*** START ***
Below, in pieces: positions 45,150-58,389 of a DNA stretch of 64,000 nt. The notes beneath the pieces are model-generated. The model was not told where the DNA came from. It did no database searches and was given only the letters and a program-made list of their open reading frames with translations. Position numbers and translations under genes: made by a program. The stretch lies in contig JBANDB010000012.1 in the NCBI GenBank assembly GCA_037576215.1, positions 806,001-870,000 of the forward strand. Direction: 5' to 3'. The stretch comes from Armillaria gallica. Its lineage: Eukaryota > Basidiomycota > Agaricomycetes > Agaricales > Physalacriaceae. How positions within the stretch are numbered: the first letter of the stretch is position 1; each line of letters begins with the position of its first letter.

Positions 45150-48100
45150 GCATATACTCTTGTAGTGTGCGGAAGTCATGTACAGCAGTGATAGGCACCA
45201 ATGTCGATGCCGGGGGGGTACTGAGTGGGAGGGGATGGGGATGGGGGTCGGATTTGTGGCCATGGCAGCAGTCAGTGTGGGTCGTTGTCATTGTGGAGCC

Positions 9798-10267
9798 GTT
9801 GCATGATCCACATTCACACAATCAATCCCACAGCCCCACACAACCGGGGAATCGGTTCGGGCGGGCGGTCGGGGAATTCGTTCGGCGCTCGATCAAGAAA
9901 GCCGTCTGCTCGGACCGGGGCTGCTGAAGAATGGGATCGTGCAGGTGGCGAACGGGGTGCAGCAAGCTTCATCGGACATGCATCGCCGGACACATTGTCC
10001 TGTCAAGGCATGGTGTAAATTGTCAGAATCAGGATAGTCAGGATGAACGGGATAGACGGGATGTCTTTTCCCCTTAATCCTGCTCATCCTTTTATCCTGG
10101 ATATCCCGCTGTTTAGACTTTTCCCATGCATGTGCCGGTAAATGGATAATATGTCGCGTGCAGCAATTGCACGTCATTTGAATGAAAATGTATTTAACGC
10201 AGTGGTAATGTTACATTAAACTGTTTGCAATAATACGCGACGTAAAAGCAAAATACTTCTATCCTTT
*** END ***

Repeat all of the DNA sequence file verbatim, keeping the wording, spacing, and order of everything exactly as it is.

Below, in pieces: positions 45,150-58,389 of a DNA stretch of 64,000 nt. The notes beneath the pieces are model-generated. The model was not told where the DNA came from. It did no database searches and was given only the letters and a program-made list of their open reading frames with translations. Position numbers and translations under genes: made by a program. The stretch lies in contig JBANDB010000012.1 in the NCBI GenBank assembly GCA_037576215.1, positions 806,001-870,000 of the forward strand. Direction: 5' to 3'. The stretch comes from Armillaria gallica. Its lineage: Eukaryota > Basidiomycota > Agaricomycetes > Agaricales > Physalacriaceae. How positions within the stretch are numbered: the first letter of the stretch is position 1; each line of letters begins with the position of its first letter.

Positions 45150-48100
45150 GCATATACTCTTGTAGTGTGCGGAAGTCATGTACAGCAGTGATAGGCACCA
45201 ATGTCGATGCCGGGGGGGTACTGAGTGGGAGGGGATGGGGATGGGGGTCGGATTTGTGGCCATGGCAGCAGTCAGTGTGGGTCGTTGTCATTGTGGAGCC

Positions 9798-10267
9798 GTT
9801 GCATGATCCACATTCACACAATCAATCCCACAGCCCCACACAACCGGGGAATCGGTTCGGGCGGGCGGTCGGGGAATTCGTTCGGCGCTCGATCAAGAAA
9901 GCCGTCTGCTCGGACCGGGGCTGCTGAAGAATGGGATCGTGCAGGTGGCGAACGGGGTGCAGCAAGCTTCATCGGACATGCATCGCCGGACACATTGTCC
10001 TGTCAAGGCATGGTGTAAATTGTCAGAATCAGGATAGTCAGGATGAACGGGATAGACGGGATGTCTTTTCCCCTTAATCCTGCTCATCCTTTTATCCTGG
10101 ATATCCCGCTGTTTAGACTTTTCCCATGCATGTGCCGGTAAATGGATAATATGTCGCGTGCAGCAATTGCACGTCATTTGAATGAAAATGTATTTAACGC
10201 AGTGGTAATGTTACATTAAACTGTTTGCAATAATACGCGACGTAAAAGCAAAATACTTCTATCCTTT